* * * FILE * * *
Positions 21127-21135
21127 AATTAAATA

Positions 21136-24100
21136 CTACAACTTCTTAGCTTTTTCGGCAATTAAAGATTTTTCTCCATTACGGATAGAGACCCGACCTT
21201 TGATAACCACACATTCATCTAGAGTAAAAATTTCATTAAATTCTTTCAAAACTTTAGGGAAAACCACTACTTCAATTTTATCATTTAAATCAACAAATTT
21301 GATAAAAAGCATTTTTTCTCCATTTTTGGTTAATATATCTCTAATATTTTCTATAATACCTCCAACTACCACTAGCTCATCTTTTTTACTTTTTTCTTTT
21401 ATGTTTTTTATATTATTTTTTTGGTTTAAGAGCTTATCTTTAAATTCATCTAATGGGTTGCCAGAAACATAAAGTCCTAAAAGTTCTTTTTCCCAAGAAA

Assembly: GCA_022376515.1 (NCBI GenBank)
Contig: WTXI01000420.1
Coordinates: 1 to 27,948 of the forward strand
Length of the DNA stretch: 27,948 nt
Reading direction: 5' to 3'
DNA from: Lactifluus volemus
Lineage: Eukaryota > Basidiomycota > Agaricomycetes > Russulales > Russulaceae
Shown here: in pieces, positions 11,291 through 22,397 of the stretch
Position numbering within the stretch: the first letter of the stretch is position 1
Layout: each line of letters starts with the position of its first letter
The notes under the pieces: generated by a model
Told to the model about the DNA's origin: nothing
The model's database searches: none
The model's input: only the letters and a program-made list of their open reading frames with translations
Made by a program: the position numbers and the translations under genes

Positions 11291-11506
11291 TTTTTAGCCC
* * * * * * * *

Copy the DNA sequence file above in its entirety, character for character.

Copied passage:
Positions 21127-21135
21127 AATTAAATA

Positions 21136-24100
21136 CTACAACTTCTTAGCTTTTTCGGCAATTAAAGATTTTTCTCCATTACGGATAGAGACCCGACCTT
21201 TGATAACCACACATTCATCTAGAGTAAAAATTTCATTAAATTCTTTCAAAACTTTAGGGAAAACCACTACTTCAATTTTATCATTTAAATCAACAAATTT
21301 GATAAAAAGCATTTTTTCTCCATTTTTGGTTAATATATCTCTAATATTTTCTATAATACCTCCAACTACCACTAGCTCATCTTTTTTACTTTTTTCTTTT
21401 ATGTTTTTTATATTATTTTTTTGGTTTAAGAGCTTATCTTTAAATTCATCTAATGGGTTGCCAGAAACATAAAGTCCTAAAAGTTCTTTTTCCCAAGAAA

Assembly: GCA_022376515.1 (NCBI GenBank)
Contig: WTXI01000420.1
Coordinates: 1 to 27,948 of the forward strand
Length of the DNA stretch: 27,948 nt
Reading direction: 5' to 3'
DNA from: Lactifluus volemus
Lineage: Eukaryota > Basidiomycota > Agaricomycetes > Russulales > Russulaceae
Shown here: in pieces, positions 11,291 through 22,397 of the stretch
Position numbering within the stretch: the first letter of the stretch is position 1
Layout: each line of letters starts with the position of its first letter
The notes under the pieces: generated by a model
Told to the model about the DNA's origin: nothing
The model's database searches: none
The model's input: only the letters and a program-made list of their open reading frames with translations
Made by a program: the position numbers and the translations under genes

Positions 11291-11506
11291 TTTTTAGCCC